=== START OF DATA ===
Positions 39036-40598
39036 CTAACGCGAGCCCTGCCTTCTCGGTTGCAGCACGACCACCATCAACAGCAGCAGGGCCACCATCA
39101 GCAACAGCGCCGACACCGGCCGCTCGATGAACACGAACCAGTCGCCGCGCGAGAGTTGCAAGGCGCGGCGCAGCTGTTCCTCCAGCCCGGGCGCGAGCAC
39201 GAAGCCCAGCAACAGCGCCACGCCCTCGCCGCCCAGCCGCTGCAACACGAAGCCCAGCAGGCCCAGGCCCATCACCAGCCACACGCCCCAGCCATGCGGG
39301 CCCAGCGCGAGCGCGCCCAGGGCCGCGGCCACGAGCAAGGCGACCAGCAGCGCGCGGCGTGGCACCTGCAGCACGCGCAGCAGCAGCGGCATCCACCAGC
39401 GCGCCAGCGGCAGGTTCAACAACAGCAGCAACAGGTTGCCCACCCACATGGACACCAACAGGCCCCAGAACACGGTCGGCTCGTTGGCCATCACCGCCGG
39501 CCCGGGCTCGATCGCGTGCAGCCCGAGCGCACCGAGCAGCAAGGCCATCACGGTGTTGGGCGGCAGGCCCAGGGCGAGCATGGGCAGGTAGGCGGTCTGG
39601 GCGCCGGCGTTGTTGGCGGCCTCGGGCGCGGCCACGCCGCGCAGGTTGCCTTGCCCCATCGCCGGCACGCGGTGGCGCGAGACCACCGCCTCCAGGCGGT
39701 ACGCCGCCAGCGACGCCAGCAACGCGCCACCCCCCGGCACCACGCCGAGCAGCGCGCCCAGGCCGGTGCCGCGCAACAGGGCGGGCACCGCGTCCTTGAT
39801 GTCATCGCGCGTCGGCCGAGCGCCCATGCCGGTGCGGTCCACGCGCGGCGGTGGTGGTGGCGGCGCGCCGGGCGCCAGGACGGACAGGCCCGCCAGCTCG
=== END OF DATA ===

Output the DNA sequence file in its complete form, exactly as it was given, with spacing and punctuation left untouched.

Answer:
Positions 39036-40598
39036 CTAACGCGAGCCCTGCCTTCTCGGTTGCAGCACGACCACCATCAACAGCAGCAGGGCCACCATCA
39101 GCAACAGCGCCGACACCGGCCGCTCGATGAACACGAACCAGTCGCCGCGCGAGAGTTGCAAGGCGCGGCGCAGCTGTTCCTCCAGCCCGGGCGCGAGCAC
39201 GAAGCCCAGCAACAGCGCCACGCCCTCGCCGCCCAGCCGCTGCAACACGAAGCCCAGCAGGCCCAGGCCCATCACCAGCCACACGCCCCAGCCATGCGGG
39301 CCCAGCGCGAGCGCGCCCAGGGCCGCGGCCACGAGCAAGGCGACCAGCAGCGCGCGGCGTGGCACCTGCAGCACGCGCAGCAGCAGCGGCATCCACCAGC
39401 GCGCCAGCGGCAGGTTCAACAACAGCAGCAACAGGTTGCCCACCCACATGGACACCAACAGGCCCCAGAACACGGTCGGCTCGTTGGCCATCACCGCCGG
39501 CCCGGGCTCGATCGCGTGCAGCCCGAGCGCACCGAGCAGCAAGGCCATCACGGTGTTGGGCGGCAGGCCCAGGGCGAGCATGGGCAGGTAGGCGGTCTGG
39601 GCGCCGGCGTTGTTGGCGGCCTCGGGCGCGGCCACGCCGCGCAGGTTGCCTTGCCCCATCGCCGGCACGCGGTGGCGCGAGACCACCGCCTCCAGGCGGT
39701 ACGCCGCCAGCGACGCCAGCAACGCGCCACCCCCCGGCACCACGCCGAGCAGCGCGCCCAGGCCGGTGCCGCGCAACAGGGCGGGCACCGCGTCCTTGAT
39801 GTCATCGCGCGTCGGCCGAGCGCCCATGCCGGTGCGGTCCACGCGCGGCGGTGGTGGTGGCGGCGCGCCGGGCGCCAGGACGGACAGGCCCGCCAGCTCG